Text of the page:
November 28th, 2011
01:13 AM GMT
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(CNN) – With the eurozone debt crisis in full swing and a Super Committee on Capitol Hill that admitted at least temporary defeat, one could be caught flat-footed and miss a milestone anniversary.

A decade ago, November 30 to be precise, the long serving international economist Jim O’Neill in a paper outlined his research on the power of the “Big Four” of the emerging world, Brazil, Russia, India and China.  In his piece, “Building Better Global Economic BRICs,” O’Neill marked a turning point in economic thinking that future growth will be driven by these large emerging markets.

O’Neill boldly stated back then that the BRIC economies will surpass the G7 economies of the industrialized world by 2027 and most of his peers have lined up behind that strategy in agreement.  In 2008, most strategists believe the western led financial crisis marked the quick transformation from the G7 to the G20 context, no less than an official recognition of O’Neill’s work.

The BRIC countries sit on $4.5 trillion of foreign reserves; add in the Middle East sovereign funds and their reserves and those tally up to nearly $6 trillion.  That could explain the quick embrace by leaders during the heat of the crisis.

We are finding out during this period of turbulence that growth does not come without challenges – most notably inflation and in India’s case downside currency pressures as well.   O’Neill believes it will be a constant juggling act between managing inflation and sustaining growth with so many pressures coming from the West.

During an interview on our program, Global Exchange, O’Neill said, “The key for these guys (BRIC economies) is to grow their domestic consumer to stop reliance on the West.”

For political reasons and with China’s support, the club has been expanded to include South Africa which is dwarfed in every category:  size of GDP, population, a high jobless rate and foreign direct investment, but many believed Africa needed to be represented.

O’Neill and his team at Goldman Sachs have defined the next frontier if you will with the Next 11 or N-11 – a disparate group of economies that they believe will offer fast growth, scale and youthful populations.  They may be garnering less media traction for this grouping, but countries such as Indonesia (the most populous Muslim country), Turkey (the bridge between East and West) and Mexico (America’s neighbor to the South) all have their own worthy stories to garner direct investment and the attention of fund managers the world over.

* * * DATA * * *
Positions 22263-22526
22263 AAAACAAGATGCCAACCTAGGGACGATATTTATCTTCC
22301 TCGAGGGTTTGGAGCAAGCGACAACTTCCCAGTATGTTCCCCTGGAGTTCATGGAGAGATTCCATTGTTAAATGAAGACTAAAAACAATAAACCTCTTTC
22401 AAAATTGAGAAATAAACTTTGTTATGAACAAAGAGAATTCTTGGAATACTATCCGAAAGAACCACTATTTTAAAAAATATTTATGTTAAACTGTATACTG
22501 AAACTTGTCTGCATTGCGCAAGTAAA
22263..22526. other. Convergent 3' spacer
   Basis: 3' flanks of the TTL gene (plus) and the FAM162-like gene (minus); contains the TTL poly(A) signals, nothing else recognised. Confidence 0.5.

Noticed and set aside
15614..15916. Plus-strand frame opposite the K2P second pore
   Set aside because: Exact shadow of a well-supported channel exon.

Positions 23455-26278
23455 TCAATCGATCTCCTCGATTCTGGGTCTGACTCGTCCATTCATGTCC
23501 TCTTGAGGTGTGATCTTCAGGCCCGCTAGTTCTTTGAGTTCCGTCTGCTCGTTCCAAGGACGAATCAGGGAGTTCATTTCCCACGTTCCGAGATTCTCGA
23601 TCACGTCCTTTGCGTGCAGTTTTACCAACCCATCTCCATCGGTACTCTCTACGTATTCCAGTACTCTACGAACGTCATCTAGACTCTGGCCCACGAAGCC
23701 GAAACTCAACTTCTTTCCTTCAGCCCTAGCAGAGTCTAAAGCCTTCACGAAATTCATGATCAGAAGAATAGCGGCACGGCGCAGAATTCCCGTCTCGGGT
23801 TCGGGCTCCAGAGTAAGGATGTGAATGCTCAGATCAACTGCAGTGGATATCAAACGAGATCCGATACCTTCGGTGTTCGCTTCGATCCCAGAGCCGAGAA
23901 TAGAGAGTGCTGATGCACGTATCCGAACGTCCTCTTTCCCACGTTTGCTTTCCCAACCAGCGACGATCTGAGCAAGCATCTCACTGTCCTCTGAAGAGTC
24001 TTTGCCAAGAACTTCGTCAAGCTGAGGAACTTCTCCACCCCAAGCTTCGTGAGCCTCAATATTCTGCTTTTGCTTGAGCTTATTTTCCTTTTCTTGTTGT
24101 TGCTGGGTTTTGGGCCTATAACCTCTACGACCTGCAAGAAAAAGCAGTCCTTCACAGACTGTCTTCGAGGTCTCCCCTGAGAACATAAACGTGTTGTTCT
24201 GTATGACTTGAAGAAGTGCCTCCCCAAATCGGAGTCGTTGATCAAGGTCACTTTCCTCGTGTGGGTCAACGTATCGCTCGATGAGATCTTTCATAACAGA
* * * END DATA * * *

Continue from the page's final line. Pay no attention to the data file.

O’Neill pointed out that the BRIC plus N-11 represent nearly three-quarters of the world’s population and they are driving global consumption.

But it will be the BRIC countries that will carry sway economically and politically. They have held three annual summits, make calls for a multi-polar world and even put out their own communiqués at G-20 gatherings.

It boils down to their economic power, says O’Neill: “The increase in BRIC GDP this year will be close to creating another Italy.”  Italy is a $2 trillion economy, which says a lot about how fast the BRIC players are growing today and how far they have come in 10 years.



soundoff (21 Responses)
  1. Jose

    While these countries have been working hard building their economy brick-by-brick over the past decade, the U.P.I.G.S (US. Portugal, Italy, Greece & Spain) nations have been busy spending like crazy and building up their spiraling debts. What a contrast.

    November 28, 2011 at 2:09 am |
  2. Kshah

    I hope that China and India jointly act for their own interests rather than compete against one another, both sides shall gain. I can't wait to see what the world shall look like in 2020, everything shall have changed a lot. Exciting and depressing times coming up.

    November 28, 2011 at 5:01 am |
  3. Dibgy

    Do you think wages and prices in the Upiigs countries need to fall gradually to match the Brics etc ?

    November 28, 2011 at 5:39 am |
  4. Johnny wazhere

    The one should not overlook democracy. I think democracy in BRICS is not at the same level in other groups like EU. You can google death squad "B"razil or the current farce called elections in "R" ussia. Never ever underestimate the value of democracy when trying to reach an opinion this or that group.